Below is the location of the enrolees: most (76: 66.6%) are from immediate suburbs, but a third are from outer areas, especially western Auckland (19: 21.0%).

In terms of current licences, only 22 (6.2%) held overseas licences, with the remainder being New Zealand ones.

Asked how much driving experience they had (n=231), the enrolees were evenly split among ‘none’, ‘basic’ (1-20 hours) and ‘good’ (20+ hours).

The enrolees heard about PCDS from a range of sources (n= 227), with the most common being a friend/relative (85; 37.4%), Facebook (59; 25.9%), PETER Group member (36; 15/8%) and Other community organisation (27; 11.9%).

 

To date, a total of 87 PCDS participants reported they have passed their licence tests: 49 in 2018 and 38 so far in 2019. PCDS is waiting to hear back from other PCDS participants to get more updates.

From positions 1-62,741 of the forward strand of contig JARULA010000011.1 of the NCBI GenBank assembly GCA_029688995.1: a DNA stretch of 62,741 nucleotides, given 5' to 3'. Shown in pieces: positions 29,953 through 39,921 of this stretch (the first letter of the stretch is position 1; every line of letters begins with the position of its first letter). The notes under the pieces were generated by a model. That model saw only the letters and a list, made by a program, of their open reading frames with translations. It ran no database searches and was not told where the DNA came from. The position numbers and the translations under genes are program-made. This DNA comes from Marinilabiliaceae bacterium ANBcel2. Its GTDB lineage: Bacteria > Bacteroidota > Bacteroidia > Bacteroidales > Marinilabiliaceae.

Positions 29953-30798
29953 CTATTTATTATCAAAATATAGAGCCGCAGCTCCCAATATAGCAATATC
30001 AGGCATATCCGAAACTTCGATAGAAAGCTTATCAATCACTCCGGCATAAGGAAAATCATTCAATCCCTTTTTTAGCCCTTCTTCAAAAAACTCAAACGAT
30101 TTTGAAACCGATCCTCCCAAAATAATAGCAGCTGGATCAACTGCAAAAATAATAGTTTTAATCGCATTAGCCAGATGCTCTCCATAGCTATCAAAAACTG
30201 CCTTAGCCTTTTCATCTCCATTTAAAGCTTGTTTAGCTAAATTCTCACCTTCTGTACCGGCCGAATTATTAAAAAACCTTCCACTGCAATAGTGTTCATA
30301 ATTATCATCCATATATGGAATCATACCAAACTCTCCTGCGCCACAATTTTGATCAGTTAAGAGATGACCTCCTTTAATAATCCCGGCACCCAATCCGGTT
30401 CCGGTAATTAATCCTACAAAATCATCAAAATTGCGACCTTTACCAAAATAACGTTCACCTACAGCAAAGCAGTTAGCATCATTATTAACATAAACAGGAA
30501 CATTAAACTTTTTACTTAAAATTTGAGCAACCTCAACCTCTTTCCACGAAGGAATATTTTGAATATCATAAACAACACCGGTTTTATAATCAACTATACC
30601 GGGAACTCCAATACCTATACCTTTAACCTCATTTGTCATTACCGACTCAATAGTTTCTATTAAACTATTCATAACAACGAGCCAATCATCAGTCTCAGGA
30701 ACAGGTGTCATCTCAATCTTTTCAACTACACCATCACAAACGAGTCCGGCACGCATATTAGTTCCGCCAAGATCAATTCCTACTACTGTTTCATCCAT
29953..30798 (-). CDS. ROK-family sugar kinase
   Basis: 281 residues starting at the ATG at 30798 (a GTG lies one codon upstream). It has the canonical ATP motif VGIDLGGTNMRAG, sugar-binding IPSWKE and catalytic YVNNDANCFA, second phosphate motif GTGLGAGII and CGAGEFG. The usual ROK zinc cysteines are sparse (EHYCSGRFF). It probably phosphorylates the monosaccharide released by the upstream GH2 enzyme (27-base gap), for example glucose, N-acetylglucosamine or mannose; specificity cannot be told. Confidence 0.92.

Feedback on the PCDS

A follow-up study of 24 former PCDS participants was carried out in September 2018. Additional feedback has also been collected from a further 29 participants since that date. Generally, the second lot of feedback has been very similar to what was reported previously and was again overwhelmingly positive.

Of the 29 in the second lot of feedback, 10 had since passed their test, one had failed and then passed, one had failed and the remainder (17) had yet to sit their tests. Asked about the delay in sitting their tests, six said they didn’t feel confident enough yet, one talked of the difficulties of fitting it in with Ramadan and the remainder did not identify anything specific.

Overall, the feedback about their experience with PCDS was very positive. Specific comments were usually made about the driving instructors (8) and using a mock test (2).